Sunday, June 30, 2013

Beading History - Part 1 - Stone Age Man and the Importance of Beads by Thomas Soles

 
Beading History 1
Stone Age Man and the Importance of Beads
Written by: Thomas Soles

In 2003, archaeologists working for Serengeti Genesis, a non-profit research organization, discovered what may be the earliest beads ever found. Working at an open-air site in Loiyangalani River Valley, in Serengeti National Park in Tanzania, archaeologists unearthed ochre pencils, carved bones, tools, and ostrich egg beads.

Finding beads at older excavations like this is important. Beads are among the items archeologists look for when trying to determine "behavioral modernity". Behavioral modernity is a term referring to the point when early man started to express creative thought and started to establish a cultural identity.

The ostrich egg beads were found buried with items and under sediment that dates them somewhere in the African Middle Stone Age which began as early as 280,000 years ago and concluded with the Later Stone Age, around 45,000 years ago. The find is significant. Until this point, the ability to think abstractly and create art was believed to have originated around 35,000 years ago. Although these beads have not been positively dated yet, they may indicate that symbolic thought began much earlier. The ostrich egg beads were around 5mm in diameter. They were probably created by breaking an ostrich egg in small pieces, drilling a center and smoothing and rounding the bead channel. They may have been strung on fiber or sinew.

Early beads may have been many things: Adornment and art. Trade between different groups of hunter-gatherers. They may also have been used to signify belonging to a group. Another early site was discovered in France. Beads excavated from La Quina were estimated to have originated around 38,000 B.C. These beads were grooved and made from animal teeth and bones. They were likely worn as pendants.

A French site known for its wealth of ancient beads is Grotte du Renne. The Grotte du Renne is a cave that was used a shelter for Stone Age man. Artifacts found inside include teeth from foxes, bears, reindeer, hyenas, and marmots. The teeth are grooved and ready to be hung from a necklace. Also inside the cave was a fossilized crinoid stem. Crinoids, also known as "sea lilies" are marine animals that have a mouth on the top surface and are anchored to a substrate with a stem. The stems can have natural holes, but many early crinoid stems have holes that were grooved and readied for wear.

The Chatelperronian period, around 31,000 B.C. was the point when beads started to become abundant as an art form of man. It was from this point forward when large caches of beads would be found in excavations. Prior to this, only a couple of beads might be found at any site.

Bead craftsmanship took a giant leap forward around 30,000 - 18,000 B.C. during the Gravettian and Aurignacian cultures. As tools became more sophisticated, the practice of bead making became much more refined. Where beads had once been grooved, the channels were now created by perforation. Bone and ivory beads were now being created through grinding processes. An important find from this era was discovered in 1986 near a village called Dolni Vestonice in the Czech Republic. It was here that a series of sites were uncovered. The sites were used by mammoth hunters. Amongst the finds were necklaces made from mammoth ivory, the ivory was perforated and etched. Other necklaces were made from shell and arctic fox teeth. Perhaps the most stunning object was a small nude female figurine. The statuette, known as the Venus of Dolni Vestonice is the oldest known ceramic in the world.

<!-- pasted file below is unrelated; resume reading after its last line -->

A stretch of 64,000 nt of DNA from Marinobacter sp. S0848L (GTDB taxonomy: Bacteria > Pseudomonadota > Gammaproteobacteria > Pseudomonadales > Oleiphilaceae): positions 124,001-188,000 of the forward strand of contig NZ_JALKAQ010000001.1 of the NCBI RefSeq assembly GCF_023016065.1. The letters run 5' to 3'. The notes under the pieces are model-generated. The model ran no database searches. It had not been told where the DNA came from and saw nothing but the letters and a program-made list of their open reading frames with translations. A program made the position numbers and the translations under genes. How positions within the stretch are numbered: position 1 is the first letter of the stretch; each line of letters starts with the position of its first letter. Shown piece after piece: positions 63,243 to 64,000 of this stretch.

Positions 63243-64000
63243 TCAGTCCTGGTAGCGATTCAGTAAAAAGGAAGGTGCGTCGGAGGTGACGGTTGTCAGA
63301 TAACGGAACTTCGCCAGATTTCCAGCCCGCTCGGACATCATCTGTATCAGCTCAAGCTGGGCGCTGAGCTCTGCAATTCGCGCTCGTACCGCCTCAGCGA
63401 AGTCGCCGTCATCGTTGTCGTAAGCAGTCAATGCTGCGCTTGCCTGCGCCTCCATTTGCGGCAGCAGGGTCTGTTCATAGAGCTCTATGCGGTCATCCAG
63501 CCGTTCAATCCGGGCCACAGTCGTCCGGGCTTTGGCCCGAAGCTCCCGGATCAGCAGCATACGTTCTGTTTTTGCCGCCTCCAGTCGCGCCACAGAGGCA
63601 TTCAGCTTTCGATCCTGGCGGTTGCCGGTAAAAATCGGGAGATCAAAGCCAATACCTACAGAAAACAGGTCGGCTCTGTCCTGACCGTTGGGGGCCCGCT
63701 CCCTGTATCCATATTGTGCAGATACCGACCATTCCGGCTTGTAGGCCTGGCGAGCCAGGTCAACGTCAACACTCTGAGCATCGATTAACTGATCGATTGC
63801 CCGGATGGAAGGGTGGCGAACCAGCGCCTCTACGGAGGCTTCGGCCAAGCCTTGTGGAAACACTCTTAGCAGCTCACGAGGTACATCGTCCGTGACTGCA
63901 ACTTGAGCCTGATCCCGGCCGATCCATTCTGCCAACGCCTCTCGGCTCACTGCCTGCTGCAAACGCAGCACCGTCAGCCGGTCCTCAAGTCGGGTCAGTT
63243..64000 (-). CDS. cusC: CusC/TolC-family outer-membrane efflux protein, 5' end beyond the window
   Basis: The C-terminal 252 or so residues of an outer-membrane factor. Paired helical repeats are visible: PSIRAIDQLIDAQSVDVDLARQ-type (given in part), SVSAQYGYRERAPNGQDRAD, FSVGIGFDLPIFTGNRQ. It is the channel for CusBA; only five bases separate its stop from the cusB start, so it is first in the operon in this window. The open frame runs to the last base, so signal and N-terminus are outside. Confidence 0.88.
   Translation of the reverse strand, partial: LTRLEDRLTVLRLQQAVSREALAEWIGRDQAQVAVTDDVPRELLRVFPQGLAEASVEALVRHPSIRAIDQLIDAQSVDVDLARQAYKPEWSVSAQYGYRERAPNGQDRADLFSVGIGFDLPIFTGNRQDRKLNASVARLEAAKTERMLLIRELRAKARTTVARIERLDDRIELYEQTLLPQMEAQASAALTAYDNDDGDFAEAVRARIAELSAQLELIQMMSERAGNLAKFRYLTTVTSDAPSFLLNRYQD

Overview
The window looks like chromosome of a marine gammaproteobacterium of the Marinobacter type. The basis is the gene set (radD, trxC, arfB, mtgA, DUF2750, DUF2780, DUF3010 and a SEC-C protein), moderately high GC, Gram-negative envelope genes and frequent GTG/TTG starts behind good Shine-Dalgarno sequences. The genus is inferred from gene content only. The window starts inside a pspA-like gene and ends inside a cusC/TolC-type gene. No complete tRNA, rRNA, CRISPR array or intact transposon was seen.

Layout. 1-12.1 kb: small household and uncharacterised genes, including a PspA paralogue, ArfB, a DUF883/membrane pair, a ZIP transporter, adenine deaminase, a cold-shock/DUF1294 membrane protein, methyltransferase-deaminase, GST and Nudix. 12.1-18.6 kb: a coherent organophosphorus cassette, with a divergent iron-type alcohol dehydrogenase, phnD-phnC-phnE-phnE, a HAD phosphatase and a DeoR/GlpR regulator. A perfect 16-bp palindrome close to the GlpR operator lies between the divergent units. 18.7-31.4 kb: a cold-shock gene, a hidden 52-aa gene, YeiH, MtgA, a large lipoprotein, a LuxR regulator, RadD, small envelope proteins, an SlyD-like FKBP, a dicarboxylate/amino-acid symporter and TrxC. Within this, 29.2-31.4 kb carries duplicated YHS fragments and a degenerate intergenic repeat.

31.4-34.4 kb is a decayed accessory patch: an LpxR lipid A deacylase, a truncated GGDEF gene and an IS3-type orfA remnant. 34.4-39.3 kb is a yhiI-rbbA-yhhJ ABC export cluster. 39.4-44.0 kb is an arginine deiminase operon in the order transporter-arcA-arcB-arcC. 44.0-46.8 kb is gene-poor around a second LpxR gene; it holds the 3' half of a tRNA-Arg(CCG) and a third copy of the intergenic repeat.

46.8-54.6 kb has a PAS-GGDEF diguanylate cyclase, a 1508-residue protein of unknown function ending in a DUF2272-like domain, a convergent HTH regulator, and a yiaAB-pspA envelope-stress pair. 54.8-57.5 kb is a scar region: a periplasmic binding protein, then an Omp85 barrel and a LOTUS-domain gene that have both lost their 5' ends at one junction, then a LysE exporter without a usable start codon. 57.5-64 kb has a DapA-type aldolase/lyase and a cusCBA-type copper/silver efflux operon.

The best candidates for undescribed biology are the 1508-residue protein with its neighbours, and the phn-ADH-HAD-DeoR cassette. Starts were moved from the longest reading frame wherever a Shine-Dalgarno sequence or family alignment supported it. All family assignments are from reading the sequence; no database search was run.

Beads from this period may have served many purposes. Other than artistic adornment, they may have taken on an elevated status. Beads may have been worn as talismans to protect the hunters from danger. They may have also become items of power. If a tooth was removed from a kill and then worn, that object might have been assumed to contain some of the animal's energy and allowed the wearer of that bead to gain strength from that animal.

Tools were no longer just being created for hunting, killing, and cleaning. Tools were now being created to make it easier to design other tools and for artistic endeavors. A chisel called the Burin was especially important in that it made it easier to etch, cut and shape beads. The complexities of bead designs were much more detailed at this point.

The end was nearing for nomadic man. The twilight of the hunter-gather saw advances in cave paintings, sculptures, sewing, and the domestication of the dog. Bead stringing become more elaborate and refined. The nomads, accustomed to following the hunt for sustenance and life would soon be learning how to produce food. Once the nomads started to become settlers, they would start accruing material goods. As settlers, they would no longer commit all of their time to hunting and surviving. Artistic craft could now be refined.

The Neolithic period heralded the end of the Stone Age. Neolithic Man began establishing villages and focusing on outlets for food gathering such as fishing and farming. Neolithic houses were built with stone. Possessing and collecting material goods was now possible. Beading flourished, lavished on the dead and sent into the service of religion, it had expanded beyond the simple adornment and art of Ostrich Beads. Trade routes opened and shell and coral beads moved from the coast into the main lands.

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